This weekend, the client's business launched; it was a rebrand so they already had a substantial amount of followers in place (over 100k compared to my 3k) and is renowned and known as a business. I was excited for the client to launch their new branding, so I could share my support for them with the designs.

I reached out to express my congratulations and ask if they would be happy for me to now post the designs, to which the client replied that they were no longer comfortable with me sharing them, again due to the industry being competitive (I can't put words into their mouth, but can only take this to mean that they wouldn't want a competitor finding and using me themselves, which saddens me because the large majority of my clients are happy to recommend my services when asked) regardless of our previous correspondence discussing and agreeing on the matter.

I reminded the client that we had discussed this previously and that I had continuously made them aware that I wouldn't have been happy to proceed, so it felt unreasonable that they had suddenly changed their mind, completely disregarding the contract and our spoken agreement. The client told me that it would hurt their business if I went ahead to share the designs but begrudgingly ended with but go ahead then, to which I replied I wouldn't be comfortable sharing them across social media without their respectful consent, regardless of the contract, but that I was extremely saddened and disappointed by the change in circumstances.

I am one of many small businesses and I rely on the support of my clients. My audience, compared to this particular clients', is very small, and not being able to share designs that I work on would heavily affect my engagement and in turn, my business. I laid out the terms from the beginning and it was unfair for the client to suddenly change their mind once work had been completed and I'd respectfully waited months to be able to share them.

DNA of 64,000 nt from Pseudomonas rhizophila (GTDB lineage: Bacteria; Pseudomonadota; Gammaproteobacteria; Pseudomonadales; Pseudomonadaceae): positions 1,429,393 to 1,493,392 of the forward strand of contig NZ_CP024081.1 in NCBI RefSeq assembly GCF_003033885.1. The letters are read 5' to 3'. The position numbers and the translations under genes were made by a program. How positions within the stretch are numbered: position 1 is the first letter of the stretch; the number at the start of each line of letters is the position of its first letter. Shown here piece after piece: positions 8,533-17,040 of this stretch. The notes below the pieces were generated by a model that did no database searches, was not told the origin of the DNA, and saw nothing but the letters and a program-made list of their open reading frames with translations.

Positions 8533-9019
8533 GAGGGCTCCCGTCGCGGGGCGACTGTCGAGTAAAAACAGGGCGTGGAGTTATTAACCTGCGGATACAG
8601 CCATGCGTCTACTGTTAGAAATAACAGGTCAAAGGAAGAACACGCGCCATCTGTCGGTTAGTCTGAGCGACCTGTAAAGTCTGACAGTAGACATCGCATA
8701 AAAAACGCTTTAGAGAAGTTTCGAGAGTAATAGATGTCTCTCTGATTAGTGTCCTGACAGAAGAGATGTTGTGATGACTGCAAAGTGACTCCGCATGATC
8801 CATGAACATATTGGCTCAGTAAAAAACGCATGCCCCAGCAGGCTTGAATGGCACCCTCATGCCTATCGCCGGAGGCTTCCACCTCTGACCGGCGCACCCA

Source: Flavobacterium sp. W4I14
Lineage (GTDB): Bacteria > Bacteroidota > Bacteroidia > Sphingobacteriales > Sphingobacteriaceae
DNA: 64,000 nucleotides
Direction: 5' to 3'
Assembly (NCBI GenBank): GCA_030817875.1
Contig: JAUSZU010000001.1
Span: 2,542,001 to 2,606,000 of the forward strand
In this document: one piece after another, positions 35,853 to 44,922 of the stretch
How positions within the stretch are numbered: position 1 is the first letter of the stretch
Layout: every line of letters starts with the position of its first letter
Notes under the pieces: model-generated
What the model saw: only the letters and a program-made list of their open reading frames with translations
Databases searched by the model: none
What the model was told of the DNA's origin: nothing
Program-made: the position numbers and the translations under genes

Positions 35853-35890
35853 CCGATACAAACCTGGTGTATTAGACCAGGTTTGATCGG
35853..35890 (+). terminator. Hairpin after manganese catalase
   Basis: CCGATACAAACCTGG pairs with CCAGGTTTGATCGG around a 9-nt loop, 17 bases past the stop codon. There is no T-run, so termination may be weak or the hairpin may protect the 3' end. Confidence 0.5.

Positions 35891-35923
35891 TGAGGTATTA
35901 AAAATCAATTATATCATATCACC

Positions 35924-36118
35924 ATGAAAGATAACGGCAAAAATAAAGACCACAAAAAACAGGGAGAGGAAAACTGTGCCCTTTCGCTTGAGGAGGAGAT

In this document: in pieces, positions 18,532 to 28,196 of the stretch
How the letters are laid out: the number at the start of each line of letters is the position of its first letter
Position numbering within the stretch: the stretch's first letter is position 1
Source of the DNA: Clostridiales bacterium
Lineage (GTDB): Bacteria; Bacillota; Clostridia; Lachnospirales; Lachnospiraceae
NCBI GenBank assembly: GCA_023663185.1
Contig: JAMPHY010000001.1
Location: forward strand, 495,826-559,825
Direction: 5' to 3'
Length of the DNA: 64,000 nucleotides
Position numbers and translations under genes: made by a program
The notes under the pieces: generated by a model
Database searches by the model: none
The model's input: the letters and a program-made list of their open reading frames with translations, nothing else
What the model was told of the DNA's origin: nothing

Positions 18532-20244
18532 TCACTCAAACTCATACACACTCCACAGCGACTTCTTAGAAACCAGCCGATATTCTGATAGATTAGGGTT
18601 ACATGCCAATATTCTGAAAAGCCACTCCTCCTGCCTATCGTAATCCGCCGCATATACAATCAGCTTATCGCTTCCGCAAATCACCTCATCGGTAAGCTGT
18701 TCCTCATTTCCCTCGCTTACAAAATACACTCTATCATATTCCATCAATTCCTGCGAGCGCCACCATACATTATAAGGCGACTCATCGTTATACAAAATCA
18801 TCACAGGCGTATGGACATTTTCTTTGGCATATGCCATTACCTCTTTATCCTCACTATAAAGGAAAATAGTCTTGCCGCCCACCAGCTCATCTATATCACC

Please, please have respect for your designer as a business. We are there to help you grow and reach your goals, but we'd also love for that support to be reciprocated, to become a partnership of two businesses helping one another, not competing or hindering one another. Thankfully, this is a rare occurrence for me, with the large majority of my clients being extremely supportive and a joy to work with (as well as becoming good friends) but it does tend to be the negative experiences that we recall.

I will be sharing the project on my portfolio, as the signed contract states I am able to, but I won't be sharing the designs across my social media without further consent from the client (which I don't imagine I'll be able to obtain), however I will also no longer be working with this client moving forward and have recommended they find another designer to help with any further work. Boundaries are important, and saying no when your boundaries have been pushed is more than ok. Thanks to having a contract in place, and being respectful throughout, I feel as if there wasn't anything I could've done differently and if nothing else, it is an experience I am able to learn from.